President Donald Trump is privately reassuring Republicans anxious about his deficits to Democrat Joe Biden, noting there are three months until Election Day and reminding them of the late-breaking events that propelled his 2016 comeback.

But four years later, the dynamics are very different.

Aides are increasingly worried that the 2020 campaign may already be defined as a referendum on Trump’s handling of the COVID-19 pandemic and will feature a historic shift to remote and early vote options. The president’s campaign is scrambling for a reset, pausing advertisements while struggling to find both a cohesive message and a way to safely put the president on the road in front of voters.

Trump added to the tumult by publicly wondering if the election should be delayed while making the unfounded claim that the tilt toward mail-in balloting would lead to widespread voter fraud. That suggestion drew a rare rebuke from Republicans, many of whom quietly warned the White House that it could be interpreted as an admission that the president was losing and could hurt their chances of retaining the Senate.

And they warned that time is running out: The first state to hold early voting, the vital battleground of North Carolina, begins the process Sept. 4.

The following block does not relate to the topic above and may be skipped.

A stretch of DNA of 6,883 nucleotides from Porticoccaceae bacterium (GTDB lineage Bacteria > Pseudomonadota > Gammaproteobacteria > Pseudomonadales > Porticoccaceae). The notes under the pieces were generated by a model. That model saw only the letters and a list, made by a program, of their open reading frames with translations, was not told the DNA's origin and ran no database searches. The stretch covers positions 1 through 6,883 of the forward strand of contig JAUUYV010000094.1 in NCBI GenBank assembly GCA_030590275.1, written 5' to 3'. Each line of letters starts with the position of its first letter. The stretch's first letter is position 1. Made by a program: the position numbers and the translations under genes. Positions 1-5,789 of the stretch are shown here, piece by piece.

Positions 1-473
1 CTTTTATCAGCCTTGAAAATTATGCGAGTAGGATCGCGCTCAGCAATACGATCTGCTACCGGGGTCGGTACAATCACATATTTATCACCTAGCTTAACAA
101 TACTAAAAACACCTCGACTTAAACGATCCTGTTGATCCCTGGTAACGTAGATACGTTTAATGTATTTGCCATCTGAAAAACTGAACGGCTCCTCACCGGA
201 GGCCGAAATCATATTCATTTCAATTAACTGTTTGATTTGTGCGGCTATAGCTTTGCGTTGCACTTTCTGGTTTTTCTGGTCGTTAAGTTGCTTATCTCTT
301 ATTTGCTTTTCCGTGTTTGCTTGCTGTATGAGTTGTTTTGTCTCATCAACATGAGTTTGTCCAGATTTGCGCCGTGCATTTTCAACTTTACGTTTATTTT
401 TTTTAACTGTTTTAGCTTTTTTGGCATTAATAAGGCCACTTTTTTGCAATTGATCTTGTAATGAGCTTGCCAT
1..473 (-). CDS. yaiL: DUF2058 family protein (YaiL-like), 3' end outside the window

“He’s losing and the trajectory of the race is moving away from him,” said Steve Schmidt, a senior adviser on Republican John McCain’s 2008 presidential campaign and an opponent of Trump's reelection. “People vote at a moment in time: Even if there is something of a political recovery for the president in October, that is irrelevant for those who already voted.”


The purchase was made with an eye on the new electoral calendar. The old adage that most of America doesn’t start paying attention to a campaign until Labor Day has been tossed aside in a year in which the novel coronavirus has killed more than 150,000 people in the U.S. and rewritten the rules of American society.

The new ad campaign will be a national buy but also target states that are among the earliest to vote. Trump campaign officials said the focus in August will be on states where more than half of the ballots will be cast before Election Day.

“The digital countdown clock on the wall may say 90-some days, but we all know the calendar is condensed with early voting,” said campaign communications director Tim Murtaugh.